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An experiment in revivifying biology

“Toward a Thought-Full Teleology” — Video and Notes
A talk by Stephen L. Talbott

Full Transcript of the Talk

Above is a video of my talk (in mp4 format), delivered at an online conference sponsored by the Linnean Society of London. The conference, titled “Evolution ‘On Purpose’: Teleonomy in Living Systems”, was held June 28-29, 2021. Information about the conference, including a full list of speakers and abstracts of their talks, is available here. Videos of all the conference talks are available in a series of videos on youtube.com. There is now also a full transcript of my talk.

Please note that my talk, like a number of others, was recorded in advance of the conference.

A few words about the conference, as I experienced it.

There is a rapidly growing willingness within some biological and philosophical circles to think of organisms in terms of agency and purposiveness, and to think of evolution in light of the active contributions agent-organisms make to their own evolution. This way of thinking is not yet mainstream, even if it involves very many (and ever more) highly qualified scientists and scholars in positions of influence. It certainly seems to be a positive development — one that has clearly been gaining momentum over the past few decades.

And yet, I worry a great deal about this state of affairs. One way to glimpse the nature of this worry is to consider that title, “Evolution ‘On Purpose’: Teleonomy in Living Systems”. The scare quotes around “On Purpose” are routinely employed in contemporary discussions in order to signal that one is not really talking about purposiveness, but rather about an appearance of purposiveness. And the substitution of “teleonomy” for “teleology” signals that this appearance stems from the operation of organisms conceived as machines or programmed devices (whose purposes, as it happens, have been programmed into them by human beings). It is a surreptitious form of intelligent design argument.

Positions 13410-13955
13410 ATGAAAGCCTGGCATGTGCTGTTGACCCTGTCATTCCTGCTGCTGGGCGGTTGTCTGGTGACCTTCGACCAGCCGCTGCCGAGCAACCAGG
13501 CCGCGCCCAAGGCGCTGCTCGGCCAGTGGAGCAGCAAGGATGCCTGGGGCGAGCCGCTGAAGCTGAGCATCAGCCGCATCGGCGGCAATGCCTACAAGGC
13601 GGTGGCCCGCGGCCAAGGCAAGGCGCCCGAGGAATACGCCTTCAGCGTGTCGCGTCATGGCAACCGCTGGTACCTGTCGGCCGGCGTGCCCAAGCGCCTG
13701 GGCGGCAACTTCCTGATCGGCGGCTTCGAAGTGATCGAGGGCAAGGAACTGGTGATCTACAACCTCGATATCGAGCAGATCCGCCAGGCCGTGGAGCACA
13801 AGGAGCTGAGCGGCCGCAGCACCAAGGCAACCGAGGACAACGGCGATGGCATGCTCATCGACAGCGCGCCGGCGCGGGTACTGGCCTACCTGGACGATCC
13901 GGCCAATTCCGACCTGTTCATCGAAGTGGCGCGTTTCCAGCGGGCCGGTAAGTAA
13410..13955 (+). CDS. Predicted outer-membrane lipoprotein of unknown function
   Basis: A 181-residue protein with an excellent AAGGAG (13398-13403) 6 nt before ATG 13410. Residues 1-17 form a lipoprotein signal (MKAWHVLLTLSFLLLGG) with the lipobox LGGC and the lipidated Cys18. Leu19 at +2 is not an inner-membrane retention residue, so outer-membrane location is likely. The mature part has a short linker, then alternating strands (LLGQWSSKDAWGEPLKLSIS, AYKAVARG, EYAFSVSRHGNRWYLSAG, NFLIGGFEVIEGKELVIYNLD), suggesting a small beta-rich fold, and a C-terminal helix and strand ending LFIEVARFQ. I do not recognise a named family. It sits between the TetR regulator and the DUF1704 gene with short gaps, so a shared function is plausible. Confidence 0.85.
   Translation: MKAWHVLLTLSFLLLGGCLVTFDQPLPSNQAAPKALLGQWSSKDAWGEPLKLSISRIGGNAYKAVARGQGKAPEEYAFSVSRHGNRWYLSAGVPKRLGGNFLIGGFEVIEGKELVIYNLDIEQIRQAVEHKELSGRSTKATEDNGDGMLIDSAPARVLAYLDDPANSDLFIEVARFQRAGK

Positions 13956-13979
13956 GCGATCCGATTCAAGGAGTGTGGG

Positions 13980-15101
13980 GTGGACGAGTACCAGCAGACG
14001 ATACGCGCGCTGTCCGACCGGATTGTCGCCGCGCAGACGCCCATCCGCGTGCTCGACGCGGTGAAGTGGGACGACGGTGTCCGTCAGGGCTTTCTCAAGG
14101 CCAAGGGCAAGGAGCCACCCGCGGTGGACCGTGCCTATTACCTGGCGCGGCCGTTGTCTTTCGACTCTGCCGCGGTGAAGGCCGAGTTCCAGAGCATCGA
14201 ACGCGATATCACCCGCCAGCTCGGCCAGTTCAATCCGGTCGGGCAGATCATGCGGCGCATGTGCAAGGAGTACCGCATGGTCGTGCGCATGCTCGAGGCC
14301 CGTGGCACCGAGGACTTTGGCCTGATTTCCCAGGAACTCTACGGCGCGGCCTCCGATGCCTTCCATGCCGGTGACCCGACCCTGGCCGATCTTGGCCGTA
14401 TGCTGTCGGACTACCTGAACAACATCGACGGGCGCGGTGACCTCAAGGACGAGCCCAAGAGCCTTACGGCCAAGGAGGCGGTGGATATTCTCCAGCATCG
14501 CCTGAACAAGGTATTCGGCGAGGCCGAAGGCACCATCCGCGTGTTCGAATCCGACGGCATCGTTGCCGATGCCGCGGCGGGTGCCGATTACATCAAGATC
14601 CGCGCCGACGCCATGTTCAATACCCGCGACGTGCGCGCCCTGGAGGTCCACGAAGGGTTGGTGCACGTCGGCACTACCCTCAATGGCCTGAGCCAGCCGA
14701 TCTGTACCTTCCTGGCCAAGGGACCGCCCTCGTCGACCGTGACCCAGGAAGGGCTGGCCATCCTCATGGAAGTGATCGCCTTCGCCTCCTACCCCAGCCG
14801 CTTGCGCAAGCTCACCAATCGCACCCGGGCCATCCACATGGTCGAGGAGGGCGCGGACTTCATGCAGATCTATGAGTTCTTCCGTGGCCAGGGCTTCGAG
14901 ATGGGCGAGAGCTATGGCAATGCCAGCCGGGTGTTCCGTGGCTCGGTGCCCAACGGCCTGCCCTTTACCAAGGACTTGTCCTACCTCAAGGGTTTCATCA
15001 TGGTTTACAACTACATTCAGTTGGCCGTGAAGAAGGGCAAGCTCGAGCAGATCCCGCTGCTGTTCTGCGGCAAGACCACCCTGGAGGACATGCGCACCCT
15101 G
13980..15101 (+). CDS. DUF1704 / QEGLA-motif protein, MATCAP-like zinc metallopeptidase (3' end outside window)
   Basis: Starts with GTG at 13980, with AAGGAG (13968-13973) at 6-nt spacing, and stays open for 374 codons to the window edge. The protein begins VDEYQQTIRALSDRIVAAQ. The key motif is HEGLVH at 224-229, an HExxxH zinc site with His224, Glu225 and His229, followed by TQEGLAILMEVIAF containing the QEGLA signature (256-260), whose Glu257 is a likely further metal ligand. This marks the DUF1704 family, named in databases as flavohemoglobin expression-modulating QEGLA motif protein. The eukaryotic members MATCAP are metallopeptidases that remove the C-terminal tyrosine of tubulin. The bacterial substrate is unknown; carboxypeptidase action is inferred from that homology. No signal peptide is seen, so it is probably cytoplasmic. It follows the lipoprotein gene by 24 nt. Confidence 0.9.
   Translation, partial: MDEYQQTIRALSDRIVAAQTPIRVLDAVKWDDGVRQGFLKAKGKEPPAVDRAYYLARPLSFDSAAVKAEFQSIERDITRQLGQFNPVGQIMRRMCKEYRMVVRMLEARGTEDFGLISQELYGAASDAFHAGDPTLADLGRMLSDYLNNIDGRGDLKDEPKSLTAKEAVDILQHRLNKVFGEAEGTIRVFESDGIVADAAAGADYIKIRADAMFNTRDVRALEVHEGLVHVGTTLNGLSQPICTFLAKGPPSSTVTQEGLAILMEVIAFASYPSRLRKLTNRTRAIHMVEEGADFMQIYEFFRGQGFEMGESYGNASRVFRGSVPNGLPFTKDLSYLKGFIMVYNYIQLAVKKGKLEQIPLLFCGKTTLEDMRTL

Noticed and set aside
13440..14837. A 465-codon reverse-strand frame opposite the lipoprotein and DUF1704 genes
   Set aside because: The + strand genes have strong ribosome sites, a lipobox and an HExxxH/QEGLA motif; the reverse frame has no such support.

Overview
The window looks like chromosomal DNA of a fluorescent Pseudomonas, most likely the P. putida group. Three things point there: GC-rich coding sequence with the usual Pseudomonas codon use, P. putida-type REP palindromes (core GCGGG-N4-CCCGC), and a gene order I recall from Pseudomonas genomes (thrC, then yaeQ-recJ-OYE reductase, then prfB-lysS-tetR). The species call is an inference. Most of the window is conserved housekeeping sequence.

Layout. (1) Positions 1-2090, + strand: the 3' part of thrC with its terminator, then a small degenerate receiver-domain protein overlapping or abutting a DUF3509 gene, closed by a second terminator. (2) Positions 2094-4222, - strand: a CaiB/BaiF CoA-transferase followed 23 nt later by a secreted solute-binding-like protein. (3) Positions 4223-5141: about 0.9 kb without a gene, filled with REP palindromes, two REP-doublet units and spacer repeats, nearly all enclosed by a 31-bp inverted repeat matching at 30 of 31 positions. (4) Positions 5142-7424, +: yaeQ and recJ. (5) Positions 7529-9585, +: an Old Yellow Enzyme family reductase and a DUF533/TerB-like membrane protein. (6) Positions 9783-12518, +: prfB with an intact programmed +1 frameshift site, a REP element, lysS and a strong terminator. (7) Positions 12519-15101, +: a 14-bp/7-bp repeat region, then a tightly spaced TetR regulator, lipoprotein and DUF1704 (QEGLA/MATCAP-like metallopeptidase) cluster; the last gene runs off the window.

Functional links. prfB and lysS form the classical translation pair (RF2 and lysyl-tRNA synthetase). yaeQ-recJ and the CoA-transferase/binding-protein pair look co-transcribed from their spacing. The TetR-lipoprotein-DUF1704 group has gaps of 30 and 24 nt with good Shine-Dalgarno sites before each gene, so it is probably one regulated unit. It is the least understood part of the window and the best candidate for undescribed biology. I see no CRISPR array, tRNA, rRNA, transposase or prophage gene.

The aim underlying this usage, which can be almost palpably felt in current discussions about evolution and about the character of organisms in general, is to avoid reference to anything like the interiority of living beings — for example, the thought, will, imagination, and intention with which we humans carry out our conscious purposes. What is widely ignored is the fact that our conscious purposes are inseparable from the very evident purposiveness of our unconscious activity, all the way down to the gene expression in our cells. These look very much like all the other cells in the living world, including the simplest, one-celled organisms.

The situation reminds me of the way in which twentieth-century behaviorism died out during the second half of the twentieth century, giving way to the so-called “cognitive revolution”. For the behaviorist, even an oblique mention of the interiority of living beings, including humans, was strictly taboo. And, yes, after the revolution one was exhilaratingly free to talk about the human interior, including our thinking. One could, it seemed, finally take such things seriously.

Well, not really. One was really only speaking of “apparent” thinking. The cognitive revolution was inspired by the ascendence of computational machines, and in this new context one was not actually referring to thinking or thought as you and I know it directly, but instead to machine states — or (in the case of “wetware”), brain states. And this remains pretty much the case today. It all looks rather like what is happening now to “agency”, “thinking”, “purposiveness”, and “consciousness” within this new movement in biology.

So the question is whether we are making progress toward a true reckoning with thought (and other interior realities), or instead seeking a still more subtly and strongly fortified defense against those very realities.

This was my concern going into the conference. My aim, accordingly, was to do what I could to bring attention to the interiority of living things, while noting the distinctions, as well as the connections, between conscious human capacities, the capacities of the cells in our bodies, and the capacities of other organisms. I am convinced that recognizing the connections between conscious human activity and biological activity in general is fully as important as acknowledging the distinctions.

In any case (as things turned out), the taboo seemed to have been fully in effect throughout the Linnean conference. No one else dared to suggest that, in talking about the biological reality of purposiveness and agency, there might be a need to mention thinking or any other aspect of living interiority. One of the things I glancingly pointed out in my talk was that, paradoxical as it might seem, this aversion to interiority reflects a modern and entrenched form of Cartesian dualism.

But no need to go into that here. Any who are interested can listen to the talk for themselves, and come to their own conclusions about what I had to say.

On my part, I am still hoping that the renewed interest in biological purposiveness and agency portends a freeing of biology from old, materialist dogmas, even as I experience a strengthened fear that what we are really seeing may be a further entrenchment of those dogmas.

This document: https://bwo.life/news/linnean/talk_notes.htm

Steve Talbott :: Toward a Thought-Full Teleology — Video and Notes